Rohm and Haas's CEO-in-waiting discusses the company's imminent takeover by Dow
Pierre Brondeau, CEO-in-waiting of Philadelphia-based speciality chemicals company Rohm and Haas, knows his appointment comes at a difficult time for the industry. Aside from facing the general challenge of the economic downturn and rising energy costs, Brondeau is also starting his new job on the day the company gets taken over by Dow Chemical.
Dow’s $19 billion (?12 billion) takeover is expected to close in early 2009 - at which point current Rohm and Haas CEO Raj Gupta will step aside. But Rohm and Haas will not simply be swallowed by the US chemicals giant - instead, the company will retain its name and headquarters, and become Dow’s advanced materials branch.
’Rohm and Haas will handle all Dow’s speciality and advanced materials business,’ says Brondeau. Far from being subsumed by Dow, the company will grow, with Dow planning to transfer its existing speciality materials businesses to the Rohm and Haas arm - turning what was an $8.9 billion company in 2007 into a $13 billion colossus.
Rohm and Haas makes a wide variety of chemicals which are used as ingredients in materials - from paints to suncreams to solar cells. The company’s electronic materials division has grown particularly strongly in recent years, says Brondeau, its display technology group strengthened by the recent acquisitions of South Korea’s Gracel Display, and Eastman Kodak’s Light Management Films business.
’We’re clearly facing a challenging time for the industry - but merging with Dow will give us a richer portfolio and better access to market, so we will be armed to face this better,’ says Brondeau. Dow also stresses the economic benefits of the merger: the speciality chemicals market is less cyclical than the low margin bulk chemicals sector.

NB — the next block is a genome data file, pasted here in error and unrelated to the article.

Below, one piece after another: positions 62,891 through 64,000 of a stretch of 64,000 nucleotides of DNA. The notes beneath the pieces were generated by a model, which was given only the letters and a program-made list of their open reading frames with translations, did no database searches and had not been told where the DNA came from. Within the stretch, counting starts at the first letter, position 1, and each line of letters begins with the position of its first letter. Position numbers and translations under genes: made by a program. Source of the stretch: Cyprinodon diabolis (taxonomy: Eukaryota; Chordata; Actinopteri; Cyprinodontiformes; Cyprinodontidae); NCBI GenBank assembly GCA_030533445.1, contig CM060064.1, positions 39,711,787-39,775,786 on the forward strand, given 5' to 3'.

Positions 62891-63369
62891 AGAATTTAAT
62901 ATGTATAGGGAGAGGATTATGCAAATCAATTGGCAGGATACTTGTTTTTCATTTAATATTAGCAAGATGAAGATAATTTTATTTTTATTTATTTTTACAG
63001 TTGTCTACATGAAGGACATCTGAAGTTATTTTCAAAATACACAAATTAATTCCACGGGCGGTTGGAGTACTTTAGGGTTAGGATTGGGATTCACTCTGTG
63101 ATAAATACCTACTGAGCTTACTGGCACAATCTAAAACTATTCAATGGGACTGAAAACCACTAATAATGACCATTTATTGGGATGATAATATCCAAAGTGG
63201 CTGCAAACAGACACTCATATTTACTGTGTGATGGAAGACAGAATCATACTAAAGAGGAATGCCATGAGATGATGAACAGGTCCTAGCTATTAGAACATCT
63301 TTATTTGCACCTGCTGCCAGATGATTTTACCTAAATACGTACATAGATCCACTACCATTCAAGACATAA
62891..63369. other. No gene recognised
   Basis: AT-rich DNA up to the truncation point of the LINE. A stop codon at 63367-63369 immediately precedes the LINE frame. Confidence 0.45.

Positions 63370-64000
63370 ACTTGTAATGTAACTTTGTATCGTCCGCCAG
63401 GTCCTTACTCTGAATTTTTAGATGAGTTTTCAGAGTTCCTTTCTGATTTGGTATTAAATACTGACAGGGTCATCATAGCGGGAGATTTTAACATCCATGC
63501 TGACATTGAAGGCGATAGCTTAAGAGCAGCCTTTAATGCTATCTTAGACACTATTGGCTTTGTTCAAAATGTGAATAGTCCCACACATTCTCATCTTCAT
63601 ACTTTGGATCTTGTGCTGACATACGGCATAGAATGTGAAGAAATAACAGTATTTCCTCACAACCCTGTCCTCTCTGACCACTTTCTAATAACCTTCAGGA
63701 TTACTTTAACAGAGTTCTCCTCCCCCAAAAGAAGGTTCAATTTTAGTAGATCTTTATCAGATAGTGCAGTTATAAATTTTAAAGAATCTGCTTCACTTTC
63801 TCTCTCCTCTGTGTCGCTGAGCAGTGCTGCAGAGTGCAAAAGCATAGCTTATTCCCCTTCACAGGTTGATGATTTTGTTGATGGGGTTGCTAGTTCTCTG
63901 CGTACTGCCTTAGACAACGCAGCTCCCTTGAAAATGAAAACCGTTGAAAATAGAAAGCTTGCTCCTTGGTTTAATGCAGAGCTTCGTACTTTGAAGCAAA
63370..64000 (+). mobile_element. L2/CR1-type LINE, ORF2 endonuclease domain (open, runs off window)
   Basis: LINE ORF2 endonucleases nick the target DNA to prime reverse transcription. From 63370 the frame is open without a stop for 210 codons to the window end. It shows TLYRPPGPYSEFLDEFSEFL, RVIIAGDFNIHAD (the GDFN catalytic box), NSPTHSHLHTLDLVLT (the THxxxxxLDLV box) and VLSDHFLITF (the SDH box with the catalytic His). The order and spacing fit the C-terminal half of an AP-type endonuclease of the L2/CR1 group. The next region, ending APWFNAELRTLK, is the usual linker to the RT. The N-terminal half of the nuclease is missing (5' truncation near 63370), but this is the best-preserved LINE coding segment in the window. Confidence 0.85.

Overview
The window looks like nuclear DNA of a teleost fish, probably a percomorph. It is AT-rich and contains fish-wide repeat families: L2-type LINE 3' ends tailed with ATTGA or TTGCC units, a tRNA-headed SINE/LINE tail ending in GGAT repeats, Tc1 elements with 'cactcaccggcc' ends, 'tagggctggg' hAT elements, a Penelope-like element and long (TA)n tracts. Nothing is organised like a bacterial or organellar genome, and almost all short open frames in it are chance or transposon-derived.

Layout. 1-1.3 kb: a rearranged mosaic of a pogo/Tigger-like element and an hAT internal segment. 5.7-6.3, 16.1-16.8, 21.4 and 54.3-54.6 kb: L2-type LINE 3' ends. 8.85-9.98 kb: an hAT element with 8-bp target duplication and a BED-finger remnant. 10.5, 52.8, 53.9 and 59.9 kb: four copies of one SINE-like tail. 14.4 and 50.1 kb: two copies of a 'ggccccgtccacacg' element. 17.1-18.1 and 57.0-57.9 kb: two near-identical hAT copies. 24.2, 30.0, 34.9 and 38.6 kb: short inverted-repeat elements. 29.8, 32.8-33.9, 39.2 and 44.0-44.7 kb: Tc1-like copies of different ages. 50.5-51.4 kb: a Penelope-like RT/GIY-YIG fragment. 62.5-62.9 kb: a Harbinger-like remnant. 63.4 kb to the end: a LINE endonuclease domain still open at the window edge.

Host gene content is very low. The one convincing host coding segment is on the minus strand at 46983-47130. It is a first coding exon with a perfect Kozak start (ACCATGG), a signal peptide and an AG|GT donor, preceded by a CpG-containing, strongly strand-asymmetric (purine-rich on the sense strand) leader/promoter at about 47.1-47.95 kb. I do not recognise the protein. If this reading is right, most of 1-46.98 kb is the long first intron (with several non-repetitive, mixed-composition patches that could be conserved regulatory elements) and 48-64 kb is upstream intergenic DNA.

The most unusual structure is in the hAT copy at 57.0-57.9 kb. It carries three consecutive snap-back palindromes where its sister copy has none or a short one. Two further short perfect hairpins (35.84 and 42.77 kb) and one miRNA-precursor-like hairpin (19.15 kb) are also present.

Escaping the squeeze
While the credit squeeze has disrupted some deals in the chemical sector - most notably Hexion’s Deutsche Bank and Credite Suisse-backed takeover of Huntsman - no such troubles will affect the Rohm and Haas deal with Dow, says Brondeau. ’The financing of the deal doesn’t rely on loans from the banks, so the banking crisis will have no impact on the deal,’ he says. Instead, the takeover will be partly financed by a group of private equity investment firms, including Warren Buffet’s Berkshire Hathaway. Dow will also use some of the $9.5 billion it gained by selling half of its plastics business to Kuwait Petroleum in 2007 to set up a joint venture.
The merger is expected to produce cost savings of at least $800 million per year, with the companies sharing corporate services such as IT and transport and logistics. But one of the biggest advantages of becoming a Dow business will be the improved purchasing power, says Brondeau. ’When you’re Dow - a $60 billion company - you don’t buy raw materials at the same price that Rohm and Haas does.’ And Dow itself already produces some of the raw materials Rohm and Haas currently has to buy in.
The energy challenge
Rapidly rising raw material and energy costs - and the need to pass these on to customers - has been one of the biggest challenges recently facing the Philadelphia firm. From May 2008, the company imposed a surcharge on many of its products, indexed to changes in raw material and energy prices, adjusted monthly. ’This decision was difficult for our customers to accept - but the situation was so volatile that we believe we had no choice. To put it mildly, our customers were not happy, but they can now look forward to falling prices because some raw material prices are going down.’
With the US elections looming, Brondeau says his biggest wish from the next occupier of the White House is a change in policy that secures cheaper energy prices. ’If the next President could work a miracle and solve the financial crisis, I’d be very happy - but short of that, the most critical issue for the chemical industry will be energy policy,’ says Brondeau. ’In terms of the two candidates, I don’t think there will be as much difference between them as people think, because of the reality of the challenges we will be facing in the economy and the actions they will have to take to turn around the cycle.’
James Mitchell Crow
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